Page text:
Between two worlds… Between two worlds…
If you have followed my blog for any length of time you will have seen this nagging theme of “between two worlds” threading itself through much of my writing. In fact, during Lent of 2016 I wrote a whole 40-day blog series under this title (it was actually only 39 blogs since I was just too tired one day. An almost perfect Lenten discipline!).
Two days ago the unthinkable happened.
My two worlds were invited to come together. I just accepted a position with the Presbytery of the Cascades (the 97-church district that covers Western Oregon and a small slice of Southern Washington and Northern California) to become the Presbyter for Vision and Mission. To the outside world the language may sound clunky, but essentially it is the head of staff executive position in charge of seeing the church through the next few years of deepening our mission and creating a unified vision that will pull our congregations forward for the next generation or so.
It is a sobering position given the general decline of our mainline Protestant denominations and the shifting patterns around religious affiliation and loyalty. But more than that, it represents the engagement of my two worlds that have often been awkward dance partners in my professional life. As I have described in the past I have often felt like I have one foot squarely planted in the life, the rhythm and the rituals of the church and the other foot planted in the secular spirituality of our communities where the Sacred can be found just as easily out on the hiking trail, waist deep in the river, or with a coffee cup and a Sunday paper in hand at an bustling outdoor café.
For years I have either felt this need to choose one or the other or bring them together at the risk of alienating myself from both communities. It happens all the time. If I try to make room in the church for the nature-loving spiritualist who trades out the name of God for the concept of the Sacred I get puzzled looks and questions like, “I certainly respect their brand of faith, but what does that have to do with church?” And if I let slip too early that I happen to be a minister with my hiking, biking, snow-shoeing buddies I can feel the air suddenly grow cold between us as if I had a bad case of garlic breath.
But this new position gives me the opportunity to bring these two worlds together. In fact that is what I am supposed to do. Last year our presbytery had a net loss of 5.8% and 850 members. Unfortunately that pattern has been going on for many years and seems to be picking up speed. I think the Presbyterian Church is finally ready to acknowledge that our future is not in doing church better but is in understanding the spiritual needs and lives of those whose closest association with church is admiring the stained glass windows while walking their dog across the street.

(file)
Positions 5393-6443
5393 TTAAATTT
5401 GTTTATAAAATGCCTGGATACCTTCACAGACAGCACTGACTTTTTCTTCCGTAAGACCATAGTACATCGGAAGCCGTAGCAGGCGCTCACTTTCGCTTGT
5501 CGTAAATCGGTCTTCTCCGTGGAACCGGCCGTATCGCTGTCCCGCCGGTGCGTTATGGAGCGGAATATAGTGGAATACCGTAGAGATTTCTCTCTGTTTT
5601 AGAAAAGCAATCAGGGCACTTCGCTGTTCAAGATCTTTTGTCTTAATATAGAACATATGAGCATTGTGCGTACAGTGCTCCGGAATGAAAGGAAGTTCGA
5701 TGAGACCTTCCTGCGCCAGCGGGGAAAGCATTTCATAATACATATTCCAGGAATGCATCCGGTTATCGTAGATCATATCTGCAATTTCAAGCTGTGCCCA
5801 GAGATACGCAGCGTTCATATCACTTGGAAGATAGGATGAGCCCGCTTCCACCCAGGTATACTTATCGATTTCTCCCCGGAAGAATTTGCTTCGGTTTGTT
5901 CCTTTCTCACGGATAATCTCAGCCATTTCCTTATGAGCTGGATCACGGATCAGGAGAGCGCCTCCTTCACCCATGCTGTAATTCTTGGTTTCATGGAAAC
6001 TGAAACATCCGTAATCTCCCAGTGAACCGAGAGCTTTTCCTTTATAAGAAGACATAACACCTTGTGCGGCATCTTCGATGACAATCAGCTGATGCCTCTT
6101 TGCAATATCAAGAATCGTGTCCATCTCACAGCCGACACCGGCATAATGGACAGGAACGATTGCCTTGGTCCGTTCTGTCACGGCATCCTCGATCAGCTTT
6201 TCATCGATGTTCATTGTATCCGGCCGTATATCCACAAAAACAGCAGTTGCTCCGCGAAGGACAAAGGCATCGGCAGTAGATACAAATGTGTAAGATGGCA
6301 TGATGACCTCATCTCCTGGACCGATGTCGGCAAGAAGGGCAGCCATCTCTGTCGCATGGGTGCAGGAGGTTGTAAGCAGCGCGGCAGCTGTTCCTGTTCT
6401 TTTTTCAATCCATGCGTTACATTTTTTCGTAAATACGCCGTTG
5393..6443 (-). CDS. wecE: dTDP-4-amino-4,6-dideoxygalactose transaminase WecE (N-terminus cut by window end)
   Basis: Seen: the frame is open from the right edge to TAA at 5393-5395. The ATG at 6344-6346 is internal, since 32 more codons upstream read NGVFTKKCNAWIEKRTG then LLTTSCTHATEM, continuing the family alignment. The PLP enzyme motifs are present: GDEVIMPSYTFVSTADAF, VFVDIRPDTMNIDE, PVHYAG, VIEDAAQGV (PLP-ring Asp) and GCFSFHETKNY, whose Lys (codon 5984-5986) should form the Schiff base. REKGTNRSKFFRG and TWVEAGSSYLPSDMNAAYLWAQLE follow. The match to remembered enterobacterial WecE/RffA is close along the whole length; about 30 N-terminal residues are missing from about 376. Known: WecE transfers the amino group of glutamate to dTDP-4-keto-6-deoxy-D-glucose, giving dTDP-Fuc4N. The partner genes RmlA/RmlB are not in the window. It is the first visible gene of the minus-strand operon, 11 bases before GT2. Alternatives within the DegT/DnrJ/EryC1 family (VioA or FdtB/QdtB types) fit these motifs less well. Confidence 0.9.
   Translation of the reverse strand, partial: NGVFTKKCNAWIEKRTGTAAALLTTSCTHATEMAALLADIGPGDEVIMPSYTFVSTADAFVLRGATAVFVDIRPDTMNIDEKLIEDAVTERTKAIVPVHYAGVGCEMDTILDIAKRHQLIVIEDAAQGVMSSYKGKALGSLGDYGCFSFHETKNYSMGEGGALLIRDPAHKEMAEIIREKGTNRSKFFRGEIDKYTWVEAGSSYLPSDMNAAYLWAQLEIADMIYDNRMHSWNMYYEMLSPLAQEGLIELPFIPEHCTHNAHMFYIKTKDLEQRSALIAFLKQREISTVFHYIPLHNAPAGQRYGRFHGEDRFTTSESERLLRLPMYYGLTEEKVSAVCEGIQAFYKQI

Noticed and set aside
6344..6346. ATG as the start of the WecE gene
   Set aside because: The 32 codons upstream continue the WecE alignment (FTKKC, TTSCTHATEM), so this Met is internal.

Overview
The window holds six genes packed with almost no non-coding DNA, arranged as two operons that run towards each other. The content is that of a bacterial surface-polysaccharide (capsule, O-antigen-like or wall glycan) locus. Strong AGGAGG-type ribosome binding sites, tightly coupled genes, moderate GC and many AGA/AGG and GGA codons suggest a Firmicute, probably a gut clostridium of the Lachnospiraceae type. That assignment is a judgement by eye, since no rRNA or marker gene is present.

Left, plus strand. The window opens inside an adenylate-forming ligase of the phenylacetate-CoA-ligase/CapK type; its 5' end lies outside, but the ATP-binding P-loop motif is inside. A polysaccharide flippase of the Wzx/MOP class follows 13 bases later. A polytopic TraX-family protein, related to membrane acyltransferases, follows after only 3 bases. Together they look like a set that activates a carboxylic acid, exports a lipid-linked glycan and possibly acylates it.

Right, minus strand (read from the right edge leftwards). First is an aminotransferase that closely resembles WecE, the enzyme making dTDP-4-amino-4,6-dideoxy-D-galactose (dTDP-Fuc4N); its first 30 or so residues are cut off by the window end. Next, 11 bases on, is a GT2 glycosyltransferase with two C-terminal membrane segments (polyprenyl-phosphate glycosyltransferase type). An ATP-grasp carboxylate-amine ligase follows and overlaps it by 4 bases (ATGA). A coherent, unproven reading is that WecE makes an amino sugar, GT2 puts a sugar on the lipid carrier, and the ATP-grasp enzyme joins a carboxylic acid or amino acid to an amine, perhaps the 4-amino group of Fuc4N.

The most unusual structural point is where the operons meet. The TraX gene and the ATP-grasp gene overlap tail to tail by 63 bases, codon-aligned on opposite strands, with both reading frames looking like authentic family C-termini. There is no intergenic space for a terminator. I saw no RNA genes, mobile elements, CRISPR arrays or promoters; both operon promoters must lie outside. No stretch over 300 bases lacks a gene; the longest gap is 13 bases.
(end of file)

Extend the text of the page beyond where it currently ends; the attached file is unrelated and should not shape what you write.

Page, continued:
I know that there were many reasons for my selection as the new Presbyter (“Executive” in secular terms). Among them my broad range of experiences as a minister including interim positions, new church development, legacy/closure work, and solo pastorates. I also co-moderated the East Portland Vision Plan, a 25-year plan for the quarter million people in East Portland, to improve infrastructure, the economy, parks, bike lanes, traffic patterns, community-building and political clout.
But I believe a big part of this invitation is that for years I have lived in the awkward space between two worlds, between the rich historic traditions of the church and the experimental spiritualities emerging in our communities. Quite honestly it would have been easier on my mental health and pocket book to have settled into one or the other rather than to straddle two worlds, but my love of both left me no choice but live in the space between. The sacrifices, the occasional suspicions and the months on food stamps were all worth it.
I do know that this invitation to lead the Presbytery is no perfect and final panacea. It will still be a struggle to introduce these different worlds to each other and get them to find common ground and learn to trust and enjoy each other. There will still be initial suspicion and awkwardness. This is not like winning the lottery, but more like finally being accepted to race the Boston Marathon. It’s not a magic pill, but the terrain has changed. What has changed is now my livelihood is based on building those bridges whereas before I risked my livelihood in my attempts to build those bridges. Now I am rewarded for the risks whereas before I often suffered for the risks. It is, at least in my heart and soul, a monumental shift.
I have been writing about my experience of living in two worlds for over five years. Now it is two worlds and one job.
Maybe there really is a God!